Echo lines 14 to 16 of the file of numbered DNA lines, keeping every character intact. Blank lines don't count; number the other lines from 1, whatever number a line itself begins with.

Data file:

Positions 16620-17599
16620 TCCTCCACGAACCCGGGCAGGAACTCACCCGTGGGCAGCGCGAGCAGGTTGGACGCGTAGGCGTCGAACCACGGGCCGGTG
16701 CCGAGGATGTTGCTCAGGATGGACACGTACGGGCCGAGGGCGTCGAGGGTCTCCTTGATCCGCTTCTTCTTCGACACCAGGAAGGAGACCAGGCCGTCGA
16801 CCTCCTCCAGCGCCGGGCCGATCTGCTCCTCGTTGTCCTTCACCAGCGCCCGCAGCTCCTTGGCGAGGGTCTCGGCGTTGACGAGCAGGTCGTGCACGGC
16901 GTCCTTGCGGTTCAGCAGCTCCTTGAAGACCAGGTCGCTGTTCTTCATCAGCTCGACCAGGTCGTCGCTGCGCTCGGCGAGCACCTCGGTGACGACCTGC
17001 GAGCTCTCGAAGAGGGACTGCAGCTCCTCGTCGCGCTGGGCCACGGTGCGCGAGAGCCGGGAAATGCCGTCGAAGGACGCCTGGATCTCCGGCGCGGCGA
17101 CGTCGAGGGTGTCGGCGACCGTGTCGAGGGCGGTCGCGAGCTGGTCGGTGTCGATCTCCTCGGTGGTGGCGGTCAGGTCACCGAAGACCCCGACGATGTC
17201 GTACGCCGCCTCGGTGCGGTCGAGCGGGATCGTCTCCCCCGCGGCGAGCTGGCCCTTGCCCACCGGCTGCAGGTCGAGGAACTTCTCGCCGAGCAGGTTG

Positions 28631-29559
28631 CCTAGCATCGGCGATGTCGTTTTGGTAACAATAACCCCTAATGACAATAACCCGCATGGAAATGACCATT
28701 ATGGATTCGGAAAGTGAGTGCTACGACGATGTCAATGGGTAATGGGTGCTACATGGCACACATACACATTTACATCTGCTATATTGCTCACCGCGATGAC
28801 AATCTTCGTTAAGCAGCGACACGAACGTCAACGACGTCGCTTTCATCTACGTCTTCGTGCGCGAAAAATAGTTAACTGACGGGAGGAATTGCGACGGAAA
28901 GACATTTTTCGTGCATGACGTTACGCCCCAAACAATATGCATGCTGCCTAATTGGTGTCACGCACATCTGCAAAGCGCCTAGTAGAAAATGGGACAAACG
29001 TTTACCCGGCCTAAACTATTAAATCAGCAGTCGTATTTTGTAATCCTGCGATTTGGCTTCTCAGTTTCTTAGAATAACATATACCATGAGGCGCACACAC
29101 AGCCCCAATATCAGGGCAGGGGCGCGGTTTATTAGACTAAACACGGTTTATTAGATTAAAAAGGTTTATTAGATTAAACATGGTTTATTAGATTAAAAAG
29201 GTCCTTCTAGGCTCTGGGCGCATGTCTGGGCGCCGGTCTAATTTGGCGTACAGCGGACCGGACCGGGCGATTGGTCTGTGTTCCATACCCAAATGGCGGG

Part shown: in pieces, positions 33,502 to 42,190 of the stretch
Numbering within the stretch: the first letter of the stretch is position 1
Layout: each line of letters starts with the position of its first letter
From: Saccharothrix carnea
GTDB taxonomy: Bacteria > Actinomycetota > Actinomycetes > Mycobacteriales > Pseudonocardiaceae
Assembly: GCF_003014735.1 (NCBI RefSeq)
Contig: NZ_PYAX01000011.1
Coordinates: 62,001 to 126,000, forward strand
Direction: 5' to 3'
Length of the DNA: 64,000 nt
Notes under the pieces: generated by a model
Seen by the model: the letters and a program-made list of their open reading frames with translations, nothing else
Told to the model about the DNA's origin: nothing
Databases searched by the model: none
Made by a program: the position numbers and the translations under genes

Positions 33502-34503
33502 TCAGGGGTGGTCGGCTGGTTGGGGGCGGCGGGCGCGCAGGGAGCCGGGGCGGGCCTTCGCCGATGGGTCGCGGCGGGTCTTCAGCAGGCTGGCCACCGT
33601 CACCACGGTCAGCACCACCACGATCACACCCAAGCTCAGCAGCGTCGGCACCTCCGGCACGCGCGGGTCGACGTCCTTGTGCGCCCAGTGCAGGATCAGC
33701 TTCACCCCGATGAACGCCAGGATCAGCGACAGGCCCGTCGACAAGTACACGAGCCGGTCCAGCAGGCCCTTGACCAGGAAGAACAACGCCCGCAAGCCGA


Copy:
29001 TTTACCCGGCCTAAACTATTAAATCAGCAGTCGTATTTTGTAATCCTGCGATTTGGCTTCTCAGTTTCTTAGAATAACATATACCATGAGGCGCACACAC
29101 AGCCCCAATATCAGGGCAGGGGCGCGGTTTATTAGACTAAACACGGTTTATTAGATTAAAAAGGTTTATTAGATTAAACATGGTTTATTAGATTAAAAAG
29201 GTCCTTCTAGGCTCTGGGCGCATGTCTGGGCGCCGGTCTAATTTGGCGTACAGCGGACCGGACCGGGCGATTGGTCTGTGTTCCATACCCAAATGGCGGG